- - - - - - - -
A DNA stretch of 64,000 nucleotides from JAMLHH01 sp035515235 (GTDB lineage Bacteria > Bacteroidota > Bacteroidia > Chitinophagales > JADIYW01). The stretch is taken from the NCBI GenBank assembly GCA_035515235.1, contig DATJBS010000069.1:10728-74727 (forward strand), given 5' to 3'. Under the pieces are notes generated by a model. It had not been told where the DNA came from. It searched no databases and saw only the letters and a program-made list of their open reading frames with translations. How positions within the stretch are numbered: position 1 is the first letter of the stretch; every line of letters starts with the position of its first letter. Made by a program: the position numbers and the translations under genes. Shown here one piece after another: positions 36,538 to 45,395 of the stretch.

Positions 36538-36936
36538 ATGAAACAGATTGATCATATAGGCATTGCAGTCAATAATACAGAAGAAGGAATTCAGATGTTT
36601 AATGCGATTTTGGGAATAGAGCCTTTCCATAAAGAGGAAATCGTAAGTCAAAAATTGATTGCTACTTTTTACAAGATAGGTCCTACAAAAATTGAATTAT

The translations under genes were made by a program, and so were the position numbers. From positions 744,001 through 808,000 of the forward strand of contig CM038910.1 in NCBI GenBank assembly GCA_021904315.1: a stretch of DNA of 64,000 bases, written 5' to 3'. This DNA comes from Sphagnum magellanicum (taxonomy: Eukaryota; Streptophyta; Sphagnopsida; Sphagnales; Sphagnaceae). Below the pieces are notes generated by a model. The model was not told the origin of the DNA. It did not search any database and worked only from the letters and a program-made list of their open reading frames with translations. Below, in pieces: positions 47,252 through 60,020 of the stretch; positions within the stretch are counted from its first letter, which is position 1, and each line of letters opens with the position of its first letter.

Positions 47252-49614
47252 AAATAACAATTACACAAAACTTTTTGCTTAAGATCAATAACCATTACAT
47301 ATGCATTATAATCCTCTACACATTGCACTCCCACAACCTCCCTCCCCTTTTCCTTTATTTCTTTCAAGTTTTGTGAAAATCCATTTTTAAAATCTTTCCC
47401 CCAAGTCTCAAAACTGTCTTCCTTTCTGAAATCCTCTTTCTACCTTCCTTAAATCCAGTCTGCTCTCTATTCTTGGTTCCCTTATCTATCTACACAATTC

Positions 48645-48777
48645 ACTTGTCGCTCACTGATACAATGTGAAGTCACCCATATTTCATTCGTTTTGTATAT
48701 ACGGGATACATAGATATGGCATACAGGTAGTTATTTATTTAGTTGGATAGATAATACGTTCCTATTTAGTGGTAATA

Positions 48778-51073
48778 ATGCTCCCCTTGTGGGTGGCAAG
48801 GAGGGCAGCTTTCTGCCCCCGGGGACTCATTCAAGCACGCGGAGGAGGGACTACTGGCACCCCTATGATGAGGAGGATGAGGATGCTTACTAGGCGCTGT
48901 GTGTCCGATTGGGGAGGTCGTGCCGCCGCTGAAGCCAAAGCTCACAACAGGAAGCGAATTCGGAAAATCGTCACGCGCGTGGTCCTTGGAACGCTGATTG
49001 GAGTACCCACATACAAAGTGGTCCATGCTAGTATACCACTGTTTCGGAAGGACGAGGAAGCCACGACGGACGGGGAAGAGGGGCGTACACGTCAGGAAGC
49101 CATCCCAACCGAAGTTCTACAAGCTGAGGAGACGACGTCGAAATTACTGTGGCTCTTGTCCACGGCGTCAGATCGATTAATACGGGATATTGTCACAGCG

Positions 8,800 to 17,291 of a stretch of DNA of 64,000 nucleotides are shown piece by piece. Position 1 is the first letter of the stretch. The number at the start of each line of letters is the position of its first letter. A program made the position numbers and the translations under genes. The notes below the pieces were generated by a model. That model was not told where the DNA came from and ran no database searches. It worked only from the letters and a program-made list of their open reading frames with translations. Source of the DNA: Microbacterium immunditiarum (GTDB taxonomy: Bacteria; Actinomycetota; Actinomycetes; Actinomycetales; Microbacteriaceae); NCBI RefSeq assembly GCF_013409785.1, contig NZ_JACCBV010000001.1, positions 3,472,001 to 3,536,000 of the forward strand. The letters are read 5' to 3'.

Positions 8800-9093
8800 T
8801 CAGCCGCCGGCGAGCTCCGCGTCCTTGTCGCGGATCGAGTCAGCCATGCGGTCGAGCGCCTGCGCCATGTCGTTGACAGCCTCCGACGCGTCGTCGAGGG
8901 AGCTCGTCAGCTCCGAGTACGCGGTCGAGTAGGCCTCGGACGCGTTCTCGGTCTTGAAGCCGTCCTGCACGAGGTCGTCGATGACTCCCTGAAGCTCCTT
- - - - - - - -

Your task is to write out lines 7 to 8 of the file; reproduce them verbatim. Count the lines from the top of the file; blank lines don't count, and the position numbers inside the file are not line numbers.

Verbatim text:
47252 AAATAACAATTACACAAAACTTTTTGCTTAAGATCAATAACCATTACAT
47301 ATGCATTATAATCCTCTACACATTGCACTCCCACAACCTCCCTCCCCTTTTCCTTTATTTCTTTCAAGTTTTGTGAAAATCCATTTTTAAAATCTTTCCC